Development of ion mobility mass spectrometry deconvolution strategies for use in data-independent acquisition proteomics.
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Pettit, Michael Edmund, 1990-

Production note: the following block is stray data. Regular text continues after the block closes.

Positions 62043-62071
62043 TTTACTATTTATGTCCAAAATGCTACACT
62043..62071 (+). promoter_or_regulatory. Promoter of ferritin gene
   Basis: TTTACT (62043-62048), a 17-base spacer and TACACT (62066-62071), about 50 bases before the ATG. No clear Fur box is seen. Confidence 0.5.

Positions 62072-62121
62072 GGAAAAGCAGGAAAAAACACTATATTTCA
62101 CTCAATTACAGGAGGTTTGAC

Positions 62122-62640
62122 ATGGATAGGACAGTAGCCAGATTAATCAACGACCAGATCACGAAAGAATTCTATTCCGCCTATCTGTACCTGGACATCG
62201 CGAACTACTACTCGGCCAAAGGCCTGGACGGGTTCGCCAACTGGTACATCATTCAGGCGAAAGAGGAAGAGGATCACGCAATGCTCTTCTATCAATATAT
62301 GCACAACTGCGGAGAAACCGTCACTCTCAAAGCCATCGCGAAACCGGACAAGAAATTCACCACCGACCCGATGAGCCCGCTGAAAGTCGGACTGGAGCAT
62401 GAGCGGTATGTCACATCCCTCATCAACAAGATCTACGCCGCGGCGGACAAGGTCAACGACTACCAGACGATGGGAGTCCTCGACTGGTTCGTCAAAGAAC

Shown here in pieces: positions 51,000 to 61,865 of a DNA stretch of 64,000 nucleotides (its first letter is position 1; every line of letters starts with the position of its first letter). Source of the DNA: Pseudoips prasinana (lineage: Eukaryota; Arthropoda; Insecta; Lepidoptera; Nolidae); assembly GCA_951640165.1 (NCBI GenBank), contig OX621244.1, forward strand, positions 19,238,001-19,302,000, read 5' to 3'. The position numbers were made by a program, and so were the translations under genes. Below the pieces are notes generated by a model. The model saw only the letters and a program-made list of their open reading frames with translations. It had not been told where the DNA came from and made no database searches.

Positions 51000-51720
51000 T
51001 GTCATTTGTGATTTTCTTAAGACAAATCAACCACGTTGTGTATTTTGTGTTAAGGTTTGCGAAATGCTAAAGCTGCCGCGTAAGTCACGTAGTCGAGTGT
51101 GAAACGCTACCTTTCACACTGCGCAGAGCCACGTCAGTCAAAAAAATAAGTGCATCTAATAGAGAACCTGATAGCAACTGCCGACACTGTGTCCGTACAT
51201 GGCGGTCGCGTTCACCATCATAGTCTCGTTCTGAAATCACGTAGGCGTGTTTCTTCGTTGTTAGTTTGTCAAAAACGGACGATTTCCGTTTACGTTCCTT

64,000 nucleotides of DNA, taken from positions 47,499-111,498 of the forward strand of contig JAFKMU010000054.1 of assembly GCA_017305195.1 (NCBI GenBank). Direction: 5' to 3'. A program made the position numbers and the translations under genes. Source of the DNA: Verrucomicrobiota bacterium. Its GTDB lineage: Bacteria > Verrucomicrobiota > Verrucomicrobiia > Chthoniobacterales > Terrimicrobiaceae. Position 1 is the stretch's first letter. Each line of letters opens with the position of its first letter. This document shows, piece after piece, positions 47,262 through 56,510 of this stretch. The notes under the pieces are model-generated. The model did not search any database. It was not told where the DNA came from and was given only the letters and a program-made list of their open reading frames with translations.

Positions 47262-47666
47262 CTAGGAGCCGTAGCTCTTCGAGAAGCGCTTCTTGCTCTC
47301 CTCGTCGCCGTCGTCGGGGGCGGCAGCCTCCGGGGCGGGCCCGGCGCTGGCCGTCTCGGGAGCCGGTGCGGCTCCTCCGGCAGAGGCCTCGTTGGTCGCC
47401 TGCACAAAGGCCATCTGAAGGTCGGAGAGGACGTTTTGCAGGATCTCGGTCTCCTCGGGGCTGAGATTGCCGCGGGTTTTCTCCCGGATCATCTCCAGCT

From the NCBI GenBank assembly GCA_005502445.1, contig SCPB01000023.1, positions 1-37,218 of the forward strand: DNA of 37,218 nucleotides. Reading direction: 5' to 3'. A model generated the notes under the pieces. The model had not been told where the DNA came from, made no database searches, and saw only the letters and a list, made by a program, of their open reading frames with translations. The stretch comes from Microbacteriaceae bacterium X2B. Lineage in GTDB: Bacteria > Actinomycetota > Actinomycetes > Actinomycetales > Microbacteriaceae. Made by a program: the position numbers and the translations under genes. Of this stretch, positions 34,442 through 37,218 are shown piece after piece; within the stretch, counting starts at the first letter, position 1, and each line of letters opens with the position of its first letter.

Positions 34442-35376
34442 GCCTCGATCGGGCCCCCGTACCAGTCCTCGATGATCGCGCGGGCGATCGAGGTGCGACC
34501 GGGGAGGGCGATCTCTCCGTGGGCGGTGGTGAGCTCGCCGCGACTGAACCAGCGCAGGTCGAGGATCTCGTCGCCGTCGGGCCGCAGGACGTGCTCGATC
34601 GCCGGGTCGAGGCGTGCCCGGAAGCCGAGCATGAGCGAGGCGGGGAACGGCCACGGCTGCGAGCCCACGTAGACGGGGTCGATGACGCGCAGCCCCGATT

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Modern mass spectrometers are among the most sensitive and suitable analytical tools for high-throughput protein characterization. However, limitations in ion mobility (IM) and mass spectrometry (MS) resolving powers can limit the success of MS-based proteomics approaches. This work highlights the development of IM-MS deconvolution techniques and their utilization with commercial data processing software to improve results from IM-enhanced data-independent acquisition (HDMSᴱ) proteomics strategies. Chemometric deconvolution and post-IM/collision-induced dissociation (postIM/CID) MS were used to extract “pure component” IM profiles and construct CID mass spectra of IM-MS unresolved species. Collision-energy resolved and broadband IM-MS deconvolution strategies were developed and used for successful characterization of simulated complex mixtures and biological samples, respectively. As described in Chapter Two, utilizing m/z-isolation in a novel collision-energy resolved approach, a multicomponent IM unresolved peak was deconvoluted to construct fully resolved individual IM peaks.A broadband data acquisition approach (i.e., without the use of m/z-isolation) for improved IM-MS deconvolution is presented in Chapter Three where it is demonstrated that broadband IM-MS deconvolution provides time-saving and sensitivity advantages over the scan mode approach. Elimination of the ion isolation step also expands the applicability of IM-MS deconvolution to HDMSᴱ acquisition. Ultra-performance liquid chromatography (UPLC) was used with HDMSᴱ for high-throughput bottom-up proteomics analysis of rat brain tissue. The combined use of broadband IM-MS deconvolution and commercial HDMSᴱ data processing software allowed more efficient precursor and product ion detections and improved proteins’ sequence coverages. The use of data-dependent acquisition (DDA) and HDMSᴱ for high-throughput MS-based investigations of rat brain tissue is presented in Chapter Four. Infrared laser ablation microsampling was used to extract spatially localized rat brain samples for subsequent bottom-up proteomics analysis using both DDA and HDMSᴱ strategies. The use of HDMSᴱ acquisition for bottom-up proteomics of laser ablated rat brain samples provided greater numbers of peptides and proteins detected than DDA. Finally, in Chapter Five, potential future research directions are presented and discussed.